By Michael E. Miller
By Ryan Yousefi
By Kyle Munzenrieder
By Sabrina Rodriguez
By Michael E. Miller
By Carlos Suarez De Jesus
By Luther Campbell
By Kyle Munzenrieder
"They" were Ned and his friends, who, Aphrodite says, had sugar babies of their own. "All his friends had girls just like me. None of the girls really talked to each other. [The men] are so insecure when you're with them, they're so paranoid; secretly they know that you're only with them because of the money. God forbid you're secretly plotting. So none of the girls talk."
Eventually Aphrodite broke things off with Ned and moved back to her family. She figures she has stashed away about $30,000 from the experience (and donated $9000 to a children's charity). Aphrodite, who spent time on the beauty pageant circuit, says that behind the scenes, similar stories are playing out all the time. "Beauty queens, actresses, models ... that's the lifestyle a lot of these girls live. And they live it in secrecy."
Before he discovered the Internet, Easy Rider had to look for sugar babies the old-fashioned way: by leaving the house. Most of the usual pick-up spots in South Beach were no good for an older man. "In those places, you have to be very careful if you approach a young girl, or she'll get the wrong idea ... and there are so many other people there." Instead Rider frequented places where an older man looking for a young woman might get a warmer reception. There was always one standby: hotel bars.
With its moonlit couches, shimmering pools, and the ever-present rumble of the ocean nearby, the Shore Club is a place where the old and the young, the rich and the beautiful, can mingle freely in an environment safely hostile to anyone without money to burn.
Beatriz, who sells cigars and cigarettes from a wooden box that hangs from her neck, sees plenty from her post in the hotel courtyard. "Muchísimas," she says, smiling, "everybody knows about it. The cocktail waitress," she says, waving her hand toward the hotel's darkened interior, "she gets offers from tons of men, all the time. Me too!" One night a man from Denmark walked up to her to buy a cigar and, while he was at it, offered to take her to Hawaii on a cruise, she says. She declined. He asked how much money she made. "$500 a week," she answered. "He said, 'I'll give you $2500 to come with me,'" says Beatriz. "Five times 500."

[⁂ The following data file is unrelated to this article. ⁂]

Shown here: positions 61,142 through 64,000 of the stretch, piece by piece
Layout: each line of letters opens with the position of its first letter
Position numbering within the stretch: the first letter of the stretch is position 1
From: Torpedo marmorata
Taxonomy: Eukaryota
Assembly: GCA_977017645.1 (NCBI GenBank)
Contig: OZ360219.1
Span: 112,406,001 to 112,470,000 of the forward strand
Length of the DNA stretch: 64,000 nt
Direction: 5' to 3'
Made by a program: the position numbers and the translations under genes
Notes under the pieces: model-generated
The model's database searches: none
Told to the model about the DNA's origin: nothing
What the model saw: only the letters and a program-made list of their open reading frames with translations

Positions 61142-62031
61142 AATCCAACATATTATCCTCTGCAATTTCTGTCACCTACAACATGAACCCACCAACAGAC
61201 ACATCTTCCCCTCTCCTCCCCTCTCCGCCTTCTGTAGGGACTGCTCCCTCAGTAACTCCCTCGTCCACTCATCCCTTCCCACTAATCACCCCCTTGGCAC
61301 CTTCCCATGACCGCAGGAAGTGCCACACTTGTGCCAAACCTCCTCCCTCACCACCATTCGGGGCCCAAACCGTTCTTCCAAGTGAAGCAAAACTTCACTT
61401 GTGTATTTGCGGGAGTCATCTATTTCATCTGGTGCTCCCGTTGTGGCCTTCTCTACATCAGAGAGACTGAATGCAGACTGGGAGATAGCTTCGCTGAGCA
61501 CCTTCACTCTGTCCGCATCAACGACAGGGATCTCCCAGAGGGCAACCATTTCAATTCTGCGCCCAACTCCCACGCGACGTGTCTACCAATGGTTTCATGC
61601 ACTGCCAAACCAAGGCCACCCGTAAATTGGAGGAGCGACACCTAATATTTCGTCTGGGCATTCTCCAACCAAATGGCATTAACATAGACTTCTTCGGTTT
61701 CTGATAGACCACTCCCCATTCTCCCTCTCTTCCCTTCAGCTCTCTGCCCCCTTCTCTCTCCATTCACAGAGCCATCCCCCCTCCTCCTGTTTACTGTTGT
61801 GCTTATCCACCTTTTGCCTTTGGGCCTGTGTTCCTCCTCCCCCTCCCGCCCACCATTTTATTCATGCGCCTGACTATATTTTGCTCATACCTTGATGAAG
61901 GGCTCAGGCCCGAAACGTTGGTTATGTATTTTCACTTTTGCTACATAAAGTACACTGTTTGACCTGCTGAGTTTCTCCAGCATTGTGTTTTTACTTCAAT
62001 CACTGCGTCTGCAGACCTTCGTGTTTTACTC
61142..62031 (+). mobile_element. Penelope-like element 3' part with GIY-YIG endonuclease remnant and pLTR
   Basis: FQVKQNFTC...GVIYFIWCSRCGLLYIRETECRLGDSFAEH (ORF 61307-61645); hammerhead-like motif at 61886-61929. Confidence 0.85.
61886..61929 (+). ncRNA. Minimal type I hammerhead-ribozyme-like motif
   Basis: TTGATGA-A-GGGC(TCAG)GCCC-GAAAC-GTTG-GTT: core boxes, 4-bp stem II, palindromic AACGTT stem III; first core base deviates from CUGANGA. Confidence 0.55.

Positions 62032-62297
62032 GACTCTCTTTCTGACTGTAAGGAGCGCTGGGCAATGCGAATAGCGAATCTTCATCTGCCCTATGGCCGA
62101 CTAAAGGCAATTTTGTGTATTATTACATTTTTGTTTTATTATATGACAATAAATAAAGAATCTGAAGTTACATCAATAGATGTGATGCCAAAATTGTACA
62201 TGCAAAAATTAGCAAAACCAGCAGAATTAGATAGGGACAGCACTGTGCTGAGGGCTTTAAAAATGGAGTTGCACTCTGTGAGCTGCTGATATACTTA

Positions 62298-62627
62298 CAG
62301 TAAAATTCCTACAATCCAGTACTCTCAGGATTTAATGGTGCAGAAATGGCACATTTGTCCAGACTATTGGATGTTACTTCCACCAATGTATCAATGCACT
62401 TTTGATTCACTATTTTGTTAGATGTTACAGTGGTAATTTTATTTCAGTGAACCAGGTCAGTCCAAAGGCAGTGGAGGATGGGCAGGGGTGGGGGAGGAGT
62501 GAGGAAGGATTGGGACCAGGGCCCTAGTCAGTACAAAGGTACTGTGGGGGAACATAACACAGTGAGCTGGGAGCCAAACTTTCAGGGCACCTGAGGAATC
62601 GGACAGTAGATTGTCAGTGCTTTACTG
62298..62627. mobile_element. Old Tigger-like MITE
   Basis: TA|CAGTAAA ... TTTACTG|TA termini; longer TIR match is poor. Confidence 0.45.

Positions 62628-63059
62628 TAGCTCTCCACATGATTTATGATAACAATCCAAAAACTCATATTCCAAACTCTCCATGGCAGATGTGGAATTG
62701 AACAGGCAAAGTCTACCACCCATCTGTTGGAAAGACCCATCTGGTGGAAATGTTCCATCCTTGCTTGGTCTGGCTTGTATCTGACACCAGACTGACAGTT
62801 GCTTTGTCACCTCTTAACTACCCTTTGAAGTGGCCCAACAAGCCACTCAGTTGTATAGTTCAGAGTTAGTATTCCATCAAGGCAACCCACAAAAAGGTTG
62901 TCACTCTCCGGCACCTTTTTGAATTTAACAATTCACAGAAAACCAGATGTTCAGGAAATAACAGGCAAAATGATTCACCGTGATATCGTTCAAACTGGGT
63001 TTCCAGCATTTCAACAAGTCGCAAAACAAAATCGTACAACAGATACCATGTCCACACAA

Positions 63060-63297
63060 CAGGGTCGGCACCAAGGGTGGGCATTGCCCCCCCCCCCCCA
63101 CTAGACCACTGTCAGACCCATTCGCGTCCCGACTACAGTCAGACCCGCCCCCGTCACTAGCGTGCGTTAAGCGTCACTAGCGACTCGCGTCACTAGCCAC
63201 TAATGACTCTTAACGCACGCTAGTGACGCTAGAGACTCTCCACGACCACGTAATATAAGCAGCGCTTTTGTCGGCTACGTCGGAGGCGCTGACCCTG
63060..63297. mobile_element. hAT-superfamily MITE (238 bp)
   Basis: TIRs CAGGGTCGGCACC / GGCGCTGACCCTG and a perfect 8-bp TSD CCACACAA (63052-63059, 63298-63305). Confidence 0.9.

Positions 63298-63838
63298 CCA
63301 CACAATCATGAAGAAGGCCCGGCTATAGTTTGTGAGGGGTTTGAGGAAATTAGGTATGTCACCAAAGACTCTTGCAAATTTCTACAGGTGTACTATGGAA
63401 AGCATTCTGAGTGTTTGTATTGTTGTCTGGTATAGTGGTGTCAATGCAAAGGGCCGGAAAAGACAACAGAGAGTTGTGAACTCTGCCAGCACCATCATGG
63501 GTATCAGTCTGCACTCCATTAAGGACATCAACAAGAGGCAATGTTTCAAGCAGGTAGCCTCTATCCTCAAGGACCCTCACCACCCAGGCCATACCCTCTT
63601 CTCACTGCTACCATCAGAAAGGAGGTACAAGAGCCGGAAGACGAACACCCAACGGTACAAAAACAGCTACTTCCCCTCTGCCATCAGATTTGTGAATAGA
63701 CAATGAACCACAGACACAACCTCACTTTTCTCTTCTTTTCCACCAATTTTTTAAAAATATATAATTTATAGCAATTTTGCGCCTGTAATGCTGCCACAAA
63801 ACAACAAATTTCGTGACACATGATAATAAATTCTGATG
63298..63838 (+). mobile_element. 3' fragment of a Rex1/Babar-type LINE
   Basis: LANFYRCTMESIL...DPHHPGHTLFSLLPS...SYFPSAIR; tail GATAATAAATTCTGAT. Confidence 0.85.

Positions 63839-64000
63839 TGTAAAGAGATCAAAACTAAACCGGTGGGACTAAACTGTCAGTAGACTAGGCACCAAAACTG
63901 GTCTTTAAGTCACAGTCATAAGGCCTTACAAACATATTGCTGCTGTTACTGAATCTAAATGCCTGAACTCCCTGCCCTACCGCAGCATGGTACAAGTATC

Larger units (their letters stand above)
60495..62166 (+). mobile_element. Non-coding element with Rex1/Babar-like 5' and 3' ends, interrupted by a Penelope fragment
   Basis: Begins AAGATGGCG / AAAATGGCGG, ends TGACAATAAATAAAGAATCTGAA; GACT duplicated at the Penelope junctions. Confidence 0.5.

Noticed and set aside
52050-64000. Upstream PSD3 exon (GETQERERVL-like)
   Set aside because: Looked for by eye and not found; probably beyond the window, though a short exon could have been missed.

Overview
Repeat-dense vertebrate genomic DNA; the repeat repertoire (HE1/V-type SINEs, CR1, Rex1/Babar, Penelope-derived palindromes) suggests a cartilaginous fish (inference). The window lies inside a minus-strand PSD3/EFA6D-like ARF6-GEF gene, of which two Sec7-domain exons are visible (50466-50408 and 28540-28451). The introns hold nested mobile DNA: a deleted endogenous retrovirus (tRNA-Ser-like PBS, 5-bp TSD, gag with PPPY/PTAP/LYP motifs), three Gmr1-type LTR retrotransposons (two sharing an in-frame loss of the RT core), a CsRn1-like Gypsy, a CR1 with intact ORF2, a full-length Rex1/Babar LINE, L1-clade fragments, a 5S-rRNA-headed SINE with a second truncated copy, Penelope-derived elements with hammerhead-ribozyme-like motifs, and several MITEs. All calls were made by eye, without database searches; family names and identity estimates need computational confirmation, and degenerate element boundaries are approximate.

"Oh yeah, you see 'em, old guys with young girls," the bartender pipes in, pausing for a moment from wiping a glass to wave a vague hand toward Collins Avenue. "We had a barmaid who went off with a millionaire. He brought her to Switzerland, bought her her own beauty salon."
The bartender advises me to seek out a friend of his, Travis, a few doors down at the Delano hotel. "He's got this woman, she's in her forties, who buys him all kinds of shit."
I find Travis standing in front of the Delano, looking like the Secret Service — walkie-talkie in hand, a coil rising from inside his jacket to his ear, his face a stern mask as he watches the guests piling out of limos and hired cars. The expression breaks when I ask about his sugar mama.
"Yeah, well, yeah," he says, shuffling his feet, looking down, then out at the cars, and then at nothing at all. "She doesn't live around here.... It's really just basically a sexual thing," he says, his face breaking involuntarily into a grin and then, just as suddenly, becoming a mask again. Standing six feet tall, with clean, chiseled features and well-cut black hair, Travis could easily pass for 30 years old, though he's actually 22. "She just ... she takes care of me, you know?" Some guests arrive, much to his relief, spilling out of their limo like cream from a saucer.
On the street, a man and a woman stroll by holding hands. She can't be more than 25 years old — ridiculously beautiful, bare-shouldered in an expensive green dress that swooshes playfully around her improbably long, slender legs. He is at least 60, portly and somewhat hunched over his stomach, as if suffering from chronic indigestion. They make their way slowly down the street, turning into a parking lot and walking to a white Mercedes-Benz. They get in the car and disappear into the night.
Amid the revealing pictures and canned profiles on WealthyMen.com, a Web site based in South Beach, Hester's stood out. For one thing, two of the pictures she had posted were of jellyfish, and her interests included postmodern critical theory and French existentialism.
She agreed to talk for this article, emphasizing that she considered the whole sugar baby thing an act. "This isn't me," she wrote. A day later, Hester wrote again, saying she didn't want to meet after all. "I'm embarrassed," she wrote, "and I don't really want to talk about it."
In the end, she agreed to meet for a beer at Churchill's.
Hester is 24 years old, with long auburn hair, big hazel eyes that never look away first, and an air of mystery — aided, no doubt, by a soft British accent ("trans-Atlantic," she calls it). Tattooed in white on one of her arms is the phrase My heart is always broken.